The bond market may be seeing the death knell of a popular bet that inflation will stay low.

The 30-year Treasury bond’s yield rose above a key level that this week, breaking out of what’s know as its 200-day moving average. That may signal traders are done betting the collapse of oil prices will lead to deflation after pushing the longest-maturity debt to record lows in January.

“People aren’t concerned about deflation anymore,” said Justin Lederer, interest-rate strategist at Cantor Fitzgerald LP in New York. “That trade is, at least for now, in the background.”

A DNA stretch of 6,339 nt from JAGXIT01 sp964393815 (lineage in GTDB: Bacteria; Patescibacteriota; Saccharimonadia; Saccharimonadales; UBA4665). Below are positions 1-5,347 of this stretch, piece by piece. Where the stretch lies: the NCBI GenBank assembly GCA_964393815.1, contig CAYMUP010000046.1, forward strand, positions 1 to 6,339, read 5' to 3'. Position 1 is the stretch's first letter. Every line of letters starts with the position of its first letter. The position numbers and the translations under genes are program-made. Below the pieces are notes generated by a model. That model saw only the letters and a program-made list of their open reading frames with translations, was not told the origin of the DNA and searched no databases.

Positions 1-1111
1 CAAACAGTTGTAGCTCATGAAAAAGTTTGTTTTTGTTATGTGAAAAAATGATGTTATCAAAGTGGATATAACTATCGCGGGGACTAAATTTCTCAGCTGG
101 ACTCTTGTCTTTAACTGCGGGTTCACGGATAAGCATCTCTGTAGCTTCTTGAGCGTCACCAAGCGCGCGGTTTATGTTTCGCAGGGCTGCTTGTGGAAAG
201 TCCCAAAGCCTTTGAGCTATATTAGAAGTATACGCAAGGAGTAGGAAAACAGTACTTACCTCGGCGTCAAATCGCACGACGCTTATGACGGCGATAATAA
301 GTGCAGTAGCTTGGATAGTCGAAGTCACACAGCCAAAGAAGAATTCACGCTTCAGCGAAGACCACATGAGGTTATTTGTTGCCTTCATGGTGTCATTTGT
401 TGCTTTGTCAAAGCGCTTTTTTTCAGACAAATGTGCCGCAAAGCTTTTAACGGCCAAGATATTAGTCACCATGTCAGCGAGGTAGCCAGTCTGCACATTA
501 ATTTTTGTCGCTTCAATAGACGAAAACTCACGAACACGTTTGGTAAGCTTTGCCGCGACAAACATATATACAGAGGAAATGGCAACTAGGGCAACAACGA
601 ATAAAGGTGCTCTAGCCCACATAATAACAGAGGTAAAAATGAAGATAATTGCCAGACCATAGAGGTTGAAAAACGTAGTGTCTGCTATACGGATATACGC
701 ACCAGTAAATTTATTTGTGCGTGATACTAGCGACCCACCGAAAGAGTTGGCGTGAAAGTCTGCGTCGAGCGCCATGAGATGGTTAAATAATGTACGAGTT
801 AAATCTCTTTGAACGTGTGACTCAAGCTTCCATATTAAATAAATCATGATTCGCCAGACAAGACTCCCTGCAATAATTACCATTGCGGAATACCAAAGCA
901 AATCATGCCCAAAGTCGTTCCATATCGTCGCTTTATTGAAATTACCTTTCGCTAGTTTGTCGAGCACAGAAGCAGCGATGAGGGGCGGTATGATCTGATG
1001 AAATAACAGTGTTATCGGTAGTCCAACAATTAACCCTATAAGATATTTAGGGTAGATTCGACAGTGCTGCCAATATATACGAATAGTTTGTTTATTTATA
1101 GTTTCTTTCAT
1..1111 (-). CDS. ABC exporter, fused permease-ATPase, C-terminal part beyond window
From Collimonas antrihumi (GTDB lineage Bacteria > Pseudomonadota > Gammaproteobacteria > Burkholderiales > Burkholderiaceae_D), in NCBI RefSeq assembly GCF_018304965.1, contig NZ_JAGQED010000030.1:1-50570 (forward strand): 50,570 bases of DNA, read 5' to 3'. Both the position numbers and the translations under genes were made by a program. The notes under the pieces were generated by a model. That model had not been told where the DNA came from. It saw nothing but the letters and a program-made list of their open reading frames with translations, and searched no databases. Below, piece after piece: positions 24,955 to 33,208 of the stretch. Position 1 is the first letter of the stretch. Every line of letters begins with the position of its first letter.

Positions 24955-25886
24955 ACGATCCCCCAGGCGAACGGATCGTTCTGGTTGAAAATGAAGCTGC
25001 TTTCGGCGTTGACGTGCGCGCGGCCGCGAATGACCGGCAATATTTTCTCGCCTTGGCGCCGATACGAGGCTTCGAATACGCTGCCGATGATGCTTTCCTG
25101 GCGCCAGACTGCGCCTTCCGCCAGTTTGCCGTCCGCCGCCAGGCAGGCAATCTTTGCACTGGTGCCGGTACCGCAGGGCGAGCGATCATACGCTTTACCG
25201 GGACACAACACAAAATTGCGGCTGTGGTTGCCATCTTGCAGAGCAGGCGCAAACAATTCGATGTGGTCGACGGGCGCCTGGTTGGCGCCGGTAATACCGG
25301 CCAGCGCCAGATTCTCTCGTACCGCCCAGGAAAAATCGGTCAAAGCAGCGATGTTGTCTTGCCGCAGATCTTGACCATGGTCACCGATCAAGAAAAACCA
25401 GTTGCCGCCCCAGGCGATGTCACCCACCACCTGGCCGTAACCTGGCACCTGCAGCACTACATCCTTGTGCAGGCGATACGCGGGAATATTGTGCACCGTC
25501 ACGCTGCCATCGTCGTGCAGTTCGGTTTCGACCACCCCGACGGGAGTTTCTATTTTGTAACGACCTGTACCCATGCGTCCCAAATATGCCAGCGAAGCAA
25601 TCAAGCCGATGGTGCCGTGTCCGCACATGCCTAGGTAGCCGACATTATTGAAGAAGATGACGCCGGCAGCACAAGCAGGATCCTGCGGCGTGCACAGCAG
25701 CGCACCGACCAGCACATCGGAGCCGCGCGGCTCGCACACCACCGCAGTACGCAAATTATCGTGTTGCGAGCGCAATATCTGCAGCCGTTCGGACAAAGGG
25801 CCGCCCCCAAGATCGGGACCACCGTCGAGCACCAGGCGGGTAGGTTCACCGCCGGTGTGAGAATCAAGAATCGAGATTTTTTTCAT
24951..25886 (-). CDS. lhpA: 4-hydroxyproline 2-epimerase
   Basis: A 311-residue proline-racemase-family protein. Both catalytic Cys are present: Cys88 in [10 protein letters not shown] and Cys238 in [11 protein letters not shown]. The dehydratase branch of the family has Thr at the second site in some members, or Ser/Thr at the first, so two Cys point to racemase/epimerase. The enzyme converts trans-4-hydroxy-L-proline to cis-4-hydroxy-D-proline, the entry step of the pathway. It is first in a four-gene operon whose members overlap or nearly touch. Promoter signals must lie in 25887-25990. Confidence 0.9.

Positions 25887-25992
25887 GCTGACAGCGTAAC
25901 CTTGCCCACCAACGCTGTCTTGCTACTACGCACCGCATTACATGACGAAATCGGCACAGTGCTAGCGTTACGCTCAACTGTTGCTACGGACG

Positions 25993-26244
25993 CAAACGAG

Bond yields rose Monday above the 200-day moving average of 2.849 percent, a crucial level for chart-watchers who look at technical indicators as a guide to future price moves. After breaking the level, the yield could rise as high as 3 percent, according to Tyler Tucci, a strategist with RBS Securities in Stamford, Connecticut. Bonds yielded 2.91 percent at 12:48 p.m. New York time.

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